I wasn’t the sick, disgusting, heartless person I thought I was. I was a hurt adult who failed to address my traumatic childhood experiences while acting from a place of survival and fear.

When we begin to heal ourselves and find the root causes behind our (often) unconscious and self-sabotaging behavior, we better understand who we are and move away from judgment. There is power in asking, “What happened to me?” rather than “What’s wrong with me?”

Understanding yourself from an open and compassionate place allows you to reach out for the love and acceptance your inner child craves. I don’t think we’re broken or need fixing. We are worthy and whole souls whose goal is to find our way back to ourselves and reconnect with who we are at our core.

3. I have learned to silence my inner critic.

Learning to recognize the mean little voice in my head was a challenge. My judgmental thoughts were so subtle that they passed me unconsciously.

The easiest time to recognize critical thoughts was when I was meditating. Even during meditation, I judged myself: “Sit down, make sure you focus on your breath. Oh, come on, Silvia, do better. You’re not good at meditating. Your mind just wandered off again!”

Since we have around 60,000 thoughts in a day, I have decided to focus on my feelings. By observing my emotional state, I could better discern what I was thinking and intervene to change it.

I remember one particular night when I felt very depressed and hopeless. I asked myself, “What do I think makes me feel this way?” The response I observed was, “No one is ever really going to love you.” It was the first time I decided not to believe that thought. I sat down and made a list of people who have shown me love, caring and compassion.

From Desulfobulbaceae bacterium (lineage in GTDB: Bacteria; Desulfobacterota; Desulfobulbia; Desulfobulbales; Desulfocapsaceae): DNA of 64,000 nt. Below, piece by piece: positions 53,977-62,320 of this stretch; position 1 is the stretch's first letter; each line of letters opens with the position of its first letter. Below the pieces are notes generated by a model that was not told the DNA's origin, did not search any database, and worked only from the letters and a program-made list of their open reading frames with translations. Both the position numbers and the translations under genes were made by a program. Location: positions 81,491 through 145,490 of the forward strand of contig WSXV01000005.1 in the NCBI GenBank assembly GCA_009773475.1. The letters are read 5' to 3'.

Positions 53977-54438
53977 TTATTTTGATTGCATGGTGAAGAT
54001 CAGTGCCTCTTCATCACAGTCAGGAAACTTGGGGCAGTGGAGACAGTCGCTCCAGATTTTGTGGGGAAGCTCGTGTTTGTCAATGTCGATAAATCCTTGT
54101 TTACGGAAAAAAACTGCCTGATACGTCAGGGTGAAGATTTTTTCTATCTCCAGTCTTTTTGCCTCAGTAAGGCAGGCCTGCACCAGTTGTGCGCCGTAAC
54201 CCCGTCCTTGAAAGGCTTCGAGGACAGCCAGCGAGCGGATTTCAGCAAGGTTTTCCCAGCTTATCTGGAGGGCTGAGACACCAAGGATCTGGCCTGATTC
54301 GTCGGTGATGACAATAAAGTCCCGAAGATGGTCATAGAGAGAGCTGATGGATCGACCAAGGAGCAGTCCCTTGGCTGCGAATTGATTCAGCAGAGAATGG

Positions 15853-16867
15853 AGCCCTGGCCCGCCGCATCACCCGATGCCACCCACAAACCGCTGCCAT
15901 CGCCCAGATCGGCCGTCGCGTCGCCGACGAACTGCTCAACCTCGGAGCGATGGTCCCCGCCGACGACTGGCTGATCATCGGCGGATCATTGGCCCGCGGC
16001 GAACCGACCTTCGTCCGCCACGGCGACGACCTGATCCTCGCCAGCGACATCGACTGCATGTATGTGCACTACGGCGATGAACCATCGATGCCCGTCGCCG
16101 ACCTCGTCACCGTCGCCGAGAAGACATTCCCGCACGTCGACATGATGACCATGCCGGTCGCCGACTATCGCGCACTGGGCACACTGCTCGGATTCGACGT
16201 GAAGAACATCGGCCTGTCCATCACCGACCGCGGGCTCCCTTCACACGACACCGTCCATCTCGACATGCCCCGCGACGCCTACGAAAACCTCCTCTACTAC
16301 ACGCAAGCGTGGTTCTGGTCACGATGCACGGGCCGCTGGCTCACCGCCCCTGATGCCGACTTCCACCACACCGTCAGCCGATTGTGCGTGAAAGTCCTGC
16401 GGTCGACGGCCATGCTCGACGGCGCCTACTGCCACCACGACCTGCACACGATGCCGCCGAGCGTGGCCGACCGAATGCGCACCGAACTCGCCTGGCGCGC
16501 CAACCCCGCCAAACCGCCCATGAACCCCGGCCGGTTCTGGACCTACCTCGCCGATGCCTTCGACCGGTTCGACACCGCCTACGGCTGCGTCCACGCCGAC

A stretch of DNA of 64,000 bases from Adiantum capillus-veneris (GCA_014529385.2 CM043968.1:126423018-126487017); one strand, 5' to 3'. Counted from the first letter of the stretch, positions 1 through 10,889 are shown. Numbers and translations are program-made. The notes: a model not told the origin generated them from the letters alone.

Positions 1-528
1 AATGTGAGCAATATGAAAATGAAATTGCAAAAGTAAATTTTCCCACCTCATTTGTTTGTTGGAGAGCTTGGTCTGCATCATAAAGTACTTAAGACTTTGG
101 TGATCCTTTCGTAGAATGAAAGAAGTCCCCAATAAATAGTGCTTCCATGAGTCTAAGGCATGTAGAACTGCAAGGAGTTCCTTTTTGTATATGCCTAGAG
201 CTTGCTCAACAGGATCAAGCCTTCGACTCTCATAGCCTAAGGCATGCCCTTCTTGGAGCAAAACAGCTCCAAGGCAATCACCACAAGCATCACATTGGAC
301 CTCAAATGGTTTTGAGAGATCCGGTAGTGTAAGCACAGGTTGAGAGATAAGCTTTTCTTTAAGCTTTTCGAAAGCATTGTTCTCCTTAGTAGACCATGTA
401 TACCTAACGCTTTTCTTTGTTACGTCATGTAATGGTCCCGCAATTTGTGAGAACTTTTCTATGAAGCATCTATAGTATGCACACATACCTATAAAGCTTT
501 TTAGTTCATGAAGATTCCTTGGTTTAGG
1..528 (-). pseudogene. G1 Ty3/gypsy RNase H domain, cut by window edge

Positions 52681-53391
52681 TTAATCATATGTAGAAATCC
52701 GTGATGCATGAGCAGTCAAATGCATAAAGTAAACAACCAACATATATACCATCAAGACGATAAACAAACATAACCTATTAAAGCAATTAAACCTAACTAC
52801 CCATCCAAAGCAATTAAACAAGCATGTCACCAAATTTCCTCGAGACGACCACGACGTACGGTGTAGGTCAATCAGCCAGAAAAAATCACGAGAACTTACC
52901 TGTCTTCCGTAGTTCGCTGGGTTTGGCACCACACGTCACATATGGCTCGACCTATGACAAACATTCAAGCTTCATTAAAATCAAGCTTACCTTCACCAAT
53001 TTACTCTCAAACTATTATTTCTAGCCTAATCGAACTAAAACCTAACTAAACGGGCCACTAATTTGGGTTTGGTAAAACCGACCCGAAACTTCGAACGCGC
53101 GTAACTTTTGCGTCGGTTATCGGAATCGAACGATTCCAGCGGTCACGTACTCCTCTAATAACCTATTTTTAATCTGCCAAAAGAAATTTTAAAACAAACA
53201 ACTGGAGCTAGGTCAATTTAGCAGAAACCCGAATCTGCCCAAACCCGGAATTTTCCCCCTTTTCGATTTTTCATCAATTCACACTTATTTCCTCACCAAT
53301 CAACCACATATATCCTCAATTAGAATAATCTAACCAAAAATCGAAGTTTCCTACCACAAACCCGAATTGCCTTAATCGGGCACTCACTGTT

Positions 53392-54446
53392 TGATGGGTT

If you often judge yourself, you may need some practice and loving patience. However, as you work on your healing, understanding and accepting yourself is a way to say to your inner child, “I love you, I’m here for you and you’re okay.”

As I discovered the positive effects of self-acceptance on my recovery, I realized that being overly strict on myself had nothing to do with healing, it had everything to do with the trauma I had experienced.

Today I understand that the little voice in my head that gives me all the reasons for being stuck in survival mode is my inner child screaming, “Please, someone loves me.” And I’m ready to do just that.

Do you see a typo or inaccuracy? Please contact us so we can fix it! !function(f,b,e,v,n,t,s) {if(f.fbq)return;n=f.fbq=function(){n.callMethod? n.callMethod.apply(n, arguments):n.queue.push(arguments)}; if(!f._fbq)f._fbq=n;n.push=n;n.loaded=!0;n.version=’2.0′; n.queue=[];t=b.createElement(e);t.async=!0; t.src=v;s=b.getElementsByTagName(e)[0]; s.parentNode.insertBefore(t,s)}(window, document,’script’, ‘ fbq(‘init’, ‘435247933312684’); fbq(‘track’, ‘PageView’);